A no account outlaw establishes his own particular brand of law and order and builds a town on the edges of civilization in this farcical western. With the aid of an old law text and ... See full summary »
Honest and hard-working Texas rancher Homer Bannon has a conflict with his unscrupulous, selfish, arrogant and egotistical son Hud, who sank into alcoholism after accidentally killing his brother in a car crash.
Drifter Chance Wayne returns to his hometown after many years of trying to make it in the movies. Arriving with him is a faded film star he picked up along the way, Alexandra Del Lago. ... See full summary »
William Bonney - Billy the Kid - gets a job with a cattleman known as 'The Englishman,' and is befriended by the peaceful, religious man. But when a crooked sheriff and his men murder the Englishman because he plans to supply the local Army fort with his beef, Billy decides to avenge the death by killing the four men responsible, throwing the lives of everyone around him - Tom and Charlie, two hands he worked with; Pat Garrett, who is about to be married; and the kindly Mexican couple who take him in when he's in trouble - into turmoil, and endangering the General Amnesty set up by Governor Wallace to bring peace to the New Mexico Territory. Written by
Gary Dickerson <firstname.lastname@example.org>
This is William Bonney, a juvenile "tough" from the back-alleys of New York... a teenager wanted dead or alive throughout the West. This is the screen's first real story of the strange teen-age desperado known to legend as "Billy the Kid"... See more »
Billy and the others are at a lake. You see the reflection of the moon in the water. One of them shouts "the moon" and they start shooting the reflection of the moon.
When the camera zooms out, you see Billy and his pals are facing the camera, so the moon was in their back all the time. Hence there couldn't have been a reflection of the moon. See more »
[about the fragility of the amnesty]
One shot - one ten cent bullet, and that's it!
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Like the precedent user said,all that will follow in Penn's best works is already here:the search of a father,the marginal hero,incapable of becoming part of a community.In "Miracle worker", which I look upon as his masterpiece,Helen's father is thoroughly unable to communicate with his daughter who immures herself in her autism.In "the chase" Robert Redford's character has been an outcast for his whole life.In "Bonnie and Clyde" ,not only Penn depicts par excellence marginal characters but he also introduces CW Moss's character ,whose father is a mean old man,and who loves the two gangsters as his parents.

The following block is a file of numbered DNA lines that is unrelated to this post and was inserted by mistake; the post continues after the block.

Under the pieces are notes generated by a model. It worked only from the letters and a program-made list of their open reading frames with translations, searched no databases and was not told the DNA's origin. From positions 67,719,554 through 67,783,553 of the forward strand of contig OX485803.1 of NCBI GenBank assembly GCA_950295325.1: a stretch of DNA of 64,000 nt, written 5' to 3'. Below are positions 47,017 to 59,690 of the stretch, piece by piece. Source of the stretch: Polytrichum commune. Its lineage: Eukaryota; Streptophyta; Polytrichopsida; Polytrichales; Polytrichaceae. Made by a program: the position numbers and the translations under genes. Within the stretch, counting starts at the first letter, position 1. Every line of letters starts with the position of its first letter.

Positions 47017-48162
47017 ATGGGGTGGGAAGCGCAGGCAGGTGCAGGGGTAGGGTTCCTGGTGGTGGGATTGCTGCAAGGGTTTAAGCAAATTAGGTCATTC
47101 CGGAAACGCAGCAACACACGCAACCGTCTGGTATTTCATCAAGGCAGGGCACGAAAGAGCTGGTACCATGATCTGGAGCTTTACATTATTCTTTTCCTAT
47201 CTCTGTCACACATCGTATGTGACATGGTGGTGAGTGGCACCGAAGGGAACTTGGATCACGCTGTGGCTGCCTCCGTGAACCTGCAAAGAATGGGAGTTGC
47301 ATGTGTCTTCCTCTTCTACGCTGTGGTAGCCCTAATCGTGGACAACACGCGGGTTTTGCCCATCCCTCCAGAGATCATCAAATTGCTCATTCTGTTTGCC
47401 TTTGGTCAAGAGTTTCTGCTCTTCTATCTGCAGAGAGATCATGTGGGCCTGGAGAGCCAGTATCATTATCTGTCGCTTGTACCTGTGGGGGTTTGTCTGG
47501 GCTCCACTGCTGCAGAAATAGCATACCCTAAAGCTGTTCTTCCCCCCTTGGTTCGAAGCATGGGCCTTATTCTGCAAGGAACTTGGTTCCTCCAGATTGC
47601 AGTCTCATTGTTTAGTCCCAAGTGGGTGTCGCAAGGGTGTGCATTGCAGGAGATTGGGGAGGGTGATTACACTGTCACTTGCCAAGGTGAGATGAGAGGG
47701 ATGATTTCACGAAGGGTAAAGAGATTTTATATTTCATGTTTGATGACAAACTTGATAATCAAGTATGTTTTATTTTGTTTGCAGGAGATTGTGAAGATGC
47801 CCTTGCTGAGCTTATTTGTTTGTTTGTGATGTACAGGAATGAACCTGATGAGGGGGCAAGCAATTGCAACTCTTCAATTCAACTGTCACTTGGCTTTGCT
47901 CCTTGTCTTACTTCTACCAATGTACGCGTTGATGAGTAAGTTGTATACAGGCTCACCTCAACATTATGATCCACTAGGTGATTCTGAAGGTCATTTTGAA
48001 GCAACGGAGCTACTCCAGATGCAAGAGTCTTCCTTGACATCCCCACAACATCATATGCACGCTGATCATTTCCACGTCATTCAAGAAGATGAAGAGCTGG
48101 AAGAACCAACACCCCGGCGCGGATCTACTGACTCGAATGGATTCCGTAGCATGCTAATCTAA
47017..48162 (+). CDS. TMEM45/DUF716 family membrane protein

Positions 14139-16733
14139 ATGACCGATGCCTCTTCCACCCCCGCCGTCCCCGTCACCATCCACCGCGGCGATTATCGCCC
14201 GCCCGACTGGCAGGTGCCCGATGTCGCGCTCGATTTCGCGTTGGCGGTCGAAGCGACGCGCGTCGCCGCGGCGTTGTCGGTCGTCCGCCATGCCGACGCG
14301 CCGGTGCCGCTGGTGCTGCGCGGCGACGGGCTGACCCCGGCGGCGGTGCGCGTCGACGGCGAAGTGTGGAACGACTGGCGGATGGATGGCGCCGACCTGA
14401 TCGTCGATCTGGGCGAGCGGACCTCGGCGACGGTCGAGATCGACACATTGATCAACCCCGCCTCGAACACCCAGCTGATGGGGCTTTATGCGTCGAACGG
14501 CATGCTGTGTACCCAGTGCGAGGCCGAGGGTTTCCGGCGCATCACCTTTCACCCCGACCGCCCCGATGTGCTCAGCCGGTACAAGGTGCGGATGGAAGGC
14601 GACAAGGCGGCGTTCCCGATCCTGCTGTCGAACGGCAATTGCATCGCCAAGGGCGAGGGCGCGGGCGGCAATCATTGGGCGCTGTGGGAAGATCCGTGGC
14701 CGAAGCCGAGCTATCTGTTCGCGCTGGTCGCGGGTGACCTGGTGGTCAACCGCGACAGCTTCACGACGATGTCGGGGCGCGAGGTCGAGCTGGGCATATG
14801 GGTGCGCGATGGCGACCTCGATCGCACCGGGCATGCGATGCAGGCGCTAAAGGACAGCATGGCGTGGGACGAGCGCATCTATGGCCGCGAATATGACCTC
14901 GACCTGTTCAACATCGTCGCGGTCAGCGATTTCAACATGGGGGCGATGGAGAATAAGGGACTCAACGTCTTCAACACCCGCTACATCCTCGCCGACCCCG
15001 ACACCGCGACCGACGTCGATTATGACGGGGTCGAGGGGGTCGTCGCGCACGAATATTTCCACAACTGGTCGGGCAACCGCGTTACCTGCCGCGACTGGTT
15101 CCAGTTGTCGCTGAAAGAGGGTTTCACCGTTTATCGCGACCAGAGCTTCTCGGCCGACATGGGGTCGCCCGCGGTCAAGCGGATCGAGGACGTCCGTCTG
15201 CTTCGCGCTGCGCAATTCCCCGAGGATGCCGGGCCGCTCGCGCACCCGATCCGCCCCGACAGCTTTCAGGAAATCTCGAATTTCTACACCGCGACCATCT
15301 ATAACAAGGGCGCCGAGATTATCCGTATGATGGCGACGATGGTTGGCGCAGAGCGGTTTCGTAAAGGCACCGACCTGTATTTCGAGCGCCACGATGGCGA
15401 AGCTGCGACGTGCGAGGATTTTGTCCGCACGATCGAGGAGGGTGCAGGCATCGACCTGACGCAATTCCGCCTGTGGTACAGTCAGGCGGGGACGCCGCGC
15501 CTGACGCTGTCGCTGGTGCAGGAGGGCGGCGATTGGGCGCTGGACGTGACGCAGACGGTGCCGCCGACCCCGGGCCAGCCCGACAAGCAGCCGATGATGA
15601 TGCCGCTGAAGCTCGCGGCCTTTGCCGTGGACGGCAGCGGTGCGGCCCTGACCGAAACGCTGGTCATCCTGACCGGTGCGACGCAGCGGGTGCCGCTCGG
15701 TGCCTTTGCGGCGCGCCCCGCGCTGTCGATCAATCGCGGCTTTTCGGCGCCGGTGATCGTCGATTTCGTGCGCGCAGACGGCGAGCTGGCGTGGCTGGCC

At the beginning of the movie ,Billy is still a boy searching for his identity.His boss,who reads him the Bible ("through a glass,darkly"),gives him what he's longing for.One must notice that the relationship Billy/his boss-father is too short on the screen to be really convincing.This is accentuated by the fact that the supporting cast is faceless,and once his "dad" is dead,Newman carries the movie on his own:his performance is typically "actor's studio",very deep,very introspective,in a nutshell he plays Billy as he would play a Tennesse Williams character.We're far from the western actor,such as John Wayne or Joel McCrea.The sentence "I do not want you" often comes in the lines and drives Billy to despair and violence.Actually it's the last sentence he hears from the man he loves so much.
Because they have no shoulder to lean on,Penn's heroes are doomed oedipean human beings and except for Helen in "Miracle worker",their destiny leaves them no hope.
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